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Colorado Child Support

UPDATED: April 17, 2012

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In Colorado, child support may be obtained by anyone primarily responsible for the care of a minor child, through a child support order from the child's parent(s). A child support order is a legally enforceable command to the non-custodial parent to pay for some of the child's care and expenses.

A child support order can be obtained from a judge during the process of a divorce or during the process of determining child custody. A separate petition to the court can also be filed that just deals with establishing paternity and/or with obtaining a child support order.

A division of the Colorado Department of Human Services (CDHS) called the Child Support Enforcement (CSE) unit will work with parents to try to help them obtain a support order if one does not yet exist. CSE can help to locate missing or absentee parents and can help to prove paternity. In addition to helping with these tasks and with the establishment of a support order, CSE also works to enforce existing orders and make sure parents pay as required. 

Parents who wish to seek help from CSE may begin the process by submitting an online application or by requesting an application from their local county office. The online application can be found on the Colorado Department of Human Services' website.

Calculating Child Support in Colorado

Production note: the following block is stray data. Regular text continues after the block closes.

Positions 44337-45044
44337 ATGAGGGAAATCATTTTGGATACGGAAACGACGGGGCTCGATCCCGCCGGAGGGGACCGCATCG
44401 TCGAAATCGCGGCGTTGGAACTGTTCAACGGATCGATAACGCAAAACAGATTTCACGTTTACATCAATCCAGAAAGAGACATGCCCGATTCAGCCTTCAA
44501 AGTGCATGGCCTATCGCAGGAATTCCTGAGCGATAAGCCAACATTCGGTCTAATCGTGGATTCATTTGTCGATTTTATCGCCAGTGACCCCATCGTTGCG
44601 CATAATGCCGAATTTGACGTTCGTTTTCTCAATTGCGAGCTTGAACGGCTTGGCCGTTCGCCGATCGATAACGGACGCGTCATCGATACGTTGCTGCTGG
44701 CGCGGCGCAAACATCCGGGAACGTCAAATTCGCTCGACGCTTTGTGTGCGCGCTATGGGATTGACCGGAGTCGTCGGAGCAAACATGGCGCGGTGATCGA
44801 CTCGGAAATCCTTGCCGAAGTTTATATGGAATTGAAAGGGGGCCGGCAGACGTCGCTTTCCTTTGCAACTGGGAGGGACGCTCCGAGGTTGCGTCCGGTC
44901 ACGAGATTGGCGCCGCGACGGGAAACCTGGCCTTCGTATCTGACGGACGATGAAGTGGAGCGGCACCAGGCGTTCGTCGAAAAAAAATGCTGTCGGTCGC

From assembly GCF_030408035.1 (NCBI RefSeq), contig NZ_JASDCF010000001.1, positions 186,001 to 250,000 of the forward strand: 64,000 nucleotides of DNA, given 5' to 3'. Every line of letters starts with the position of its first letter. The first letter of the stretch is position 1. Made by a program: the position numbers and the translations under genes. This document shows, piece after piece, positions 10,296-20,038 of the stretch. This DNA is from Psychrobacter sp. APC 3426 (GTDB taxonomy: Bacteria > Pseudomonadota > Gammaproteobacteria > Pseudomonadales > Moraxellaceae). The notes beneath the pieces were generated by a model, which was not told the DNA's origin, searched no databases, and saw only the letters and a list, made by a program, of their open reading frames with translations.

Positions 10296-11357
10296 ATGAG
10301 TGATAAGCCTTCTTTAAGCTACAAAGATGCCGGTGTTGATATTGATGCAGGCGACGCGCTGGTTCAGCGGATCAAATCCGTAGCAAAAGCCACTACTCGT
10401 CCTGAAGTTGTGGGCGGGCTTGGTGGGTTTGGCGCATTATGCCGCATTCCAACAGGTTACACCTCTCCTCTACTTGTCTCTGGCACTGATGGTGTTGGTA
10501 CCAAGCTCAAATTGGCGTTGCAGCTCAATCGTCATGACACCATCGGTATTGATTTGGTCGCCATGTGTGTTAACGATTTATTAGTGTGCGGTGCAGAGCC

Regardless of whether parents seek a support order as part of a divorce, as part of a separate court action or with the help of CSE, there is a specific set of guidelines that is used by the court to determine how much the non-custodial parent must pay. The amount of support determined by these guidelines is presumed to be the correct support amount and a support order will not deviate from this amount unless there is a good reason to do so. When parents create a support agreement on their own outside of court, they should consult with the guidelines and either follow them or be ready to explain why the support amount they are proposing instead is in the best interests of the child.

According to the Colorado guidelines found in C.R.S. § 14-10-115, child support is to be determined based on the combined annual income of both parents. Colorado has determined what intact families at various income levels spend to provide basic support for their children. Using this information, they have created a table specifying how much families with different combined incomes spend on their kids. Both the income level of the parents and the number of children they have determines how much is to be spent for basic care, so the table contains both adjusted gross income ranges and appropriate amounts for people at each income level to spend.